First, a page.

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Discussion in 'Epiphone Les Pauls' started by Malikon, Aug 18, 2014.
the last guitar he played was an Epiphone?
that's pretty awesome.
Check post #13.
I read that post.
It reminded me that I had saved a few pix from that Les Paul auction you mentioned. I spent a few hours going over that website, too. He had a lot of Epiphones in his personal collection. Wished I saved the link, too!
Sounded like he wanted his namesake in the hands of as many guitarists as possible....you'll do that with Epi prices, not Gibson's!
thanks Malikon for the book reference. it was a really good read
Let's not rewrite history to create a mythology that suits our wishes. Read Robb Lawrence's history of Les and Les Pauls if you have interest in facts rather than cliches and slogans. Les was way, way more than a simpleminded, one-note endorser, and the guitars themselves (his, and those marketed in his name) are all over the place in terms of design and manufacturer. Les himself favored gizmo-rich guitars, as he made his name with a sort of sonic-rich pop-jazz, and then, time passing, moved onto more conventional platforms (fairly standard LPs) though even then preferring low-impedance models until he finally just went, late in life, with the more standard version of his guitars. He supported Epi LPs for two reasons: (1) he genuinely wanted players to have good, inexpensive instruments, and (2) he got royalties. He, himself, continued to play Gibsons virtually all the time. The main thing to remember about Les as a designer and endorser is that he liked new things, innovated some, adopted others, took credit for some (often enough, as much as possible) relied on others for others. That's what's cool about the guy (in addition to his great ears for tome), and it's simply untrue to reality to talk as so many do, so tediously, about how the "true" Les Paul or LP guitar is this or that, or how Les really favored this or that. It was freaking all of them -- for a mix of commercial and performance reasons -- that's the point! Just read Robb Lawrence's books. The guy has no axe to grind and tells a fantastic story in detail, objectively.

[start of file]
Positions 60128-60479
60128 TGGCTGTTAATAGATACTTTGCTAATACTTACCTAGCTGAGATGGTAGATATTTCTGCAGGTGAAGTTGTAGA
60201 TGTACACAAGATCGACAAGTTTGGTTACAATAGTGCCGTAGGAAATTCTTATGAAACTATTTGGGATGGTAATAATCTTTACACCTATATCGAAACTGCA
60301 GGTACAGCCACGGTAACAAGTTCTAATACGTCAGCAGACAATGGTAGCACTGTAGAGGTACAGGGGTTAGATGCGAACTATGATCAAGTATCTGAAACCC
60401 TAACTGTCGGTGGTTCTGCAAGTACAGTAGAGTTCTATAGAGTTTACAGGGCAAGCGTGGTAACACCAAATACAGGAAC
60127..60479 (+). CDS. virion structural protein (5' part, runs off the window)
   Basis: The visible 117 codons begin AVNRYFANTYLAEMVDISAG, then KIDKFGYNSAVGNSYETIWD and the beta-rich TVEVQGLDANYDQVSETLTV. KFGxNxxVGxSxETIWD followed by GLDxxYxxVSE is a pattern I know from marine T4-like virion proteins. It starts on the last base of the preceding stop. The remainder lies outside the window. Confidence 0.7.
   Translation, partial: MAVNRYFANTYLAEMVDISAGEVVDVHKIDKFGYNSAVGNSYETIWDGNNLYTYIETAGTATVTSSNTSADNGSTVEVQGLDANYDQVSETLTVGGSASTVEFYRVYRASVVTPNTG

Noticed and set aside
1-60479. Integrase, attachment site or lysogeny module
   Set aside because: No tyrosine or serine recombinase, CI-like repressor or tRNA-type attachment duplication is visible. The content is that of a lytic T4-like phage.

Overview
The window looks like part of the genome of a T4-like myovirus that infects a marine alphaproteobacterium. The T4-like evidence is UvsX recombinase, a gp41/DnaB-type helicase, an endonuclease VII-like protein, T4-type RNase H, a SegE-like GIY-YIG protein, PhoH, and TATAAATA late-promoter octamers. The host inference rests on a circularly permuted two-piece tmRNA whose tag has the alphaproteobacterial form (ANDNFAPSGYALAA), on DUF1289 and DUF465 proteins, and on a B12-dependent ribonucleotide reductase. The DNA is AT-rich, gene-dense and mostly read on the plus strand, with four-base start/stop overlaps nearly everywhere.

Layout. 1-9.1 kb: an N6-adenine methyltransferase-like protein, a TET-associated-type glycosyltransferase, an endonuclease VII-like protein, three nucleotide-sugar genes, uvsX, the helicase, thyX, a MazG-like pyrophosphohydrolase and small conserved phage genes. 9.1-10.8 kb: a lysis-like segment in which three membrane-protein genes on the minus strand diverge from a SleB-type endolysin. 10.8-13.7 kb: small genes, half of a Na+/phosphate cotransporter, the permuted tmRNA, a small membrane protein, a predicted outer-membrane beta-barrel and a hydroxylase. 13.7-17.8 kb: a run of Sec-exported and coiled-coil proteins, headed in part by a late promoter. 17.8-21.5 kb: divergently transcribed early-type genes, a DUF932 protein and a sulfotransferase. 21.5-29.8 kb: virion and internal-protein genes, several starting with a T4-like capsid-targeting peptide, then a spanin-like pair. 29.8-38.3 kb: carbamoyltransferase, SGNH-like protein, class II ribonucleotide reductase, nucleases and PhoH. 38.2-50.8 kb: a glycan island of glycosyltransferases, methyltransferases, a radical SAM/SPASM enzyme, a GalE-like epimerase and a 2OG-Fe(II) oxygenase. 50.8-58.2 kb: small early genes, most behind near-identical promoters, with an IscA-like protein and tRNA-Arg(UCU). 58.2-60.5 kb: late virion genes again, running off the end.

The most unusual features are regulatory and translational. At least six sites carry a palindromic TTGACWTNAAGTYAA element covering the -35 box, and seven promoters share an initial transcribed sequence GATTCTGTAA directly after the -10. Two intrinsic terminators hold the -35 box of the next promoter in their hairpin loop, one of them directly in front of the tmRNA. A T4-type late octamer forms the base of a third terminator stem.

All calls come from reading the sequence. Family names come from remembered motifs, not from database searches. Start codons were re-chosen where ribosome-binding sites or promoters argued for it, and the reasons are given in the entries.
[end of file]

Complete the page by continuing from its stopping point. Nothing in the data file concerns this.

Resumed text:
Good points all, especially about re-writing history. Unfortunately, it happens all the time....to Les, to Leo Fender also, and many others. Leo made great guitars, but he often gets credit for doing amazing things when he was only trying to save money.....I love Fenders but facts is facts.